Hope for employment fades away
In March of this year, Kong Yiji – a “poor, destitute intellectual” who is a classic character from Chinese literature, first making an appearance in New Youth magazine in 1919 – once again became a hot topic on the Chinese internet. Many have appropriated this character to describe how difficult highly-educated Chinese youth are finding it to secure a decent job amidst a shrinking labour market. They are forced to give up their self-esteem as intellectuals and abandon their aspirations for white-collar jobs. In order to make a living, they are compelled to enter lower-level positions and industries where their skills are useless. “Kong Yiji’s long gown” briefly trended as the number one topic on Weibo, indicating the way this has gone viral among young people facing a life of exploitation and oppression in work.
The CCP authorities wasted no time in chastising the youth, who were told to stop complaining and get back to work to enrich the bosses. On 16 March, State media channel CCTV published an article stating that talk of “[Kong Yiji’s] long gown… is mere self-denigration”, and it urged the youth not to regard different jobs in a “hierarchical” manner. Instead, it preached that they ought to be prepared to swallow their egos and dare to be more self-reliant. The implication is that young people shouldn’t point the finger of blame at the extremely harsh working conditions in the Chinese job market: the high work intensity, long hours, low wages, and almost complete non-compliance with labour laws. Instead, they should blame themselves for being “spoiled” and for failing to work hard enough.
For decades, Chinese students have had the expectation that they would find good jobs after attending university. They endured tremendous pressure, competing with millions of others to get into university. Now, many are finding upon entering society that their income bears no proportion to the effort exerted to get these qualifications. Jobs that align with the abilities of a highly-skilled workforce have become harder to find. If after twelve years, they cannot find suitable work and must instead “screw bolts” for a living, then what was all the effort for? The empty words of the official media cannot salve these feelings. And young people have and will make their voices heard.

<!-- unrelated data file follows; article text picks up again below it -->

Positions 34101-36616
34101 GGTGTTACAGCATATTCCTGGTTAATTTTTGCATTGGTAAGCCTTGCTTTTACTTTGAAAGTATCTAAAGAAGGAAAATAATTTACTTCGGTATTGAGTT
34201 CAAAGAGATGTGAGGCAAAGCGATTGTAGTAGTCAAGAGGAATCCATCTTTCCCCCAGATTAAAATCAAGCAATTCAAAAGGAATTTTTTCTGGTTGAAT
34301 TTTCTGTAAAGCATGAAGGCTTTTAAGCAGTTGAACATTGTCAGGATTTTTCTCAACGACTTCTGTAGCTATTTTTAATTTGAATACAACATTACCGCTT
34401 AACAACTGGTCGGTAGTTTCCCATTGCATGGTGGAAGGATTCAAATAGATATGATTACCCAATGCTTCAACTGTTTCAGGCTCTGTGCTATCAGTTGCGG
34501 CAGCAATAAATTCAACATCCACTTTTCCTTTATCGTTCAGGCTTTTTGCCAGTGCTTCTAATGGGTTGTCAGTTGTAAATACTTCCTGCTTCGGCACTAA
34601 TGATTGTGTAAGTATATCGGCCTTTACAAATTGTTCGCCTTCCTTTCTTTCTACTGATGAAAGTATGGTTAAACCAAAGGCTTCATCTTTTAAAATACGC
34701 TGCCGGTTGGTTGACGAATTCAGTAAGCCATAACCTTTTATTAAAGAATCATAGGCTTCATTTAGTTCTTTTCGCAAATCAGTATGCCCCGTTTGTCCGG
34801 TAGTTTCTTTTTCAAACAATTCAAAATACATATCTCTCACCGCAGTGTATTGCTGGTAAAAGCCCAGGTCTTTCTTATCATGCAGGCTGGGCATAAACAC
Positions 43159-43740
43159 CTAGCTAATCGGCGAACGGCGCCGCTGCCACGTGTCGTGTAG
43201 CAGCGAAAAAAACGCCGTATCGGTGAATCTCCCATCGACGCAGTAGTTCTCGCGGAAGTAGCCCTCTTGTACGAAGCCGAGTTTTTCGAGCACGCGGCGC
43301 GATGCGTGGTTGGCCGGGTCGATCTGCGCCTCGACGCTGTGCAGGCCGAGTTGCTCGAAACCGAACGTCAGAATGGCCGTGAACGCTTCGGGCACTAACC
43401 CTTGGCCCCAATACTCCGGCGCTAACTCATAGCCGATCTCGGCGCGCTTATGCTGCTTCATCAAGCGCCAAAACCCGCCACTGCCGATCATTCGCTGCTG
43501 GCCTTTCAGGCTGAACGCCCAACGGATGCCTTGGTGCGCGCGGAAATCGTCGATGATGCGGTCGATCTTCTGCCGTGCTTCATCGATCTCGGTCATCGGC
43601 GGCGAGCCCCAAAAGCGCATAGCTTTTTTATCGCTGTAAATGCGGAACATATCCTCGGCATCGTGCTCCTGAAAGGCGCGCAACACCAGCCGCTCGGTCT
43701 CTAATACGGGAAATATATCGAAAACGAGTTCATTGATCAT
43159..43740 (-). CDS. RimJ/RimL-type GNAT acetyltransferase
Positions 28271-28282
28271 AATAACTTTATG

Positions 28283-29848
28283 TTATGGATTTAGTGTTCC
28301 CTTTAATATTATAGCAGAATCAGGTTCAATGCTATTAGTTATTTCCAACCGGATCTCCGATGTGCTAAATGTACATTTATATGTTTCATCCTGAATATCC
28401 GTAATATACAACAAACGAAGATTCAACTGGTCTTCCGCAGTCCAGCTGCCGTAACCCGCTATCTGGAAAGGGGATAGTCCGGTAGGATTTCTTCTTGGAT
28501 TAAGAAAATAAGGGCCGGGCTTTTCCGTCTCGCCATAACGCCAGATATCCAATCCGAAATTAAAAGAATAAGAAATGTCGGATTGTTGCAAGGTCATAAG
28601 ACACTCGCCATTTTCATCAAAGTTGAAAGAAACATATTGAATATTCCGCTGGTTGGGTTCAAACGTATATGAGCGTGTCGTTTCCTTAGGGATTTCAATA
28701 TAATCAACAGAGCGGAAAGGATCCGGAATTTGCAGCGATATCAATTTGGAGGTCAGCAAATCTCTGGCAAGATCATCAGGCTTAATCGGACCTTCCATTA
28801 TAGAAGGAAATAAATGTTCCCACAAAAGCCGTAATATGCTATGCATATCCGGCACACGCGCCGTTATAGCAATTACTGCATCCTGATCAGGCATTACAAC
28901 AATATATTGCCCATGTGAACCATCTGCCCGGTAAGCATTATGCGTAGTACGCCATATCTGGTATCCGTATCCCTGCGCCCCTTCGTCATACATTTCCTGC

On 25 March, a poor and destitute internet singer, inspired by the popular song “阳光开朗大男孩” (Sunny And Cheerful Big Boy), released a song called “阳光开朗孔乙己” (Sunny and Cheerful Kong Yiji) on Bilibili. The video mocks the government's hypocritical nonsense, and has garnered millions of views, likes, favourites, and shares, powerfully expressing the frustration of young people. Naturally, the authorities could not tolerate such a ‘trend setter’, and the artist and their work were subsequently banned.
At the end of the aforementioned CCTV article, the bureaucratic writer casts a spell on himself, saying, “the era of Kong Yiji is gone, and the aspiring youth of today will never be trapped.” And the basis for such a statement? “The economy is recovering, the employment situation is gradually improving, and the young generation will have a broader platform and more diversified opportunities and choices.”
But the figures tell another story. Today, as China continues to slide into recession, youth unemployment is rising. According to official statistics, the youth unemployment rate in China’s cities and towns has risen month by month this year, from 17 percent in January to 21 percent in July, meaning that more than one in five young people is unemployed.
But that is the calculation on the basis of the official statistics, which are extremely haphazard and muddled (for instance, one hour of work per week is considered “employment”!) The actual unemployment rate is therefore far in excess of these figures. An economist at Peking University added young people having difficulty finding jobs to the data, and, with the aid of the publicly available urban unemployment rates, calculated that the actual number of young people unable to find a job was already as high as 46.5 percent back in March this year.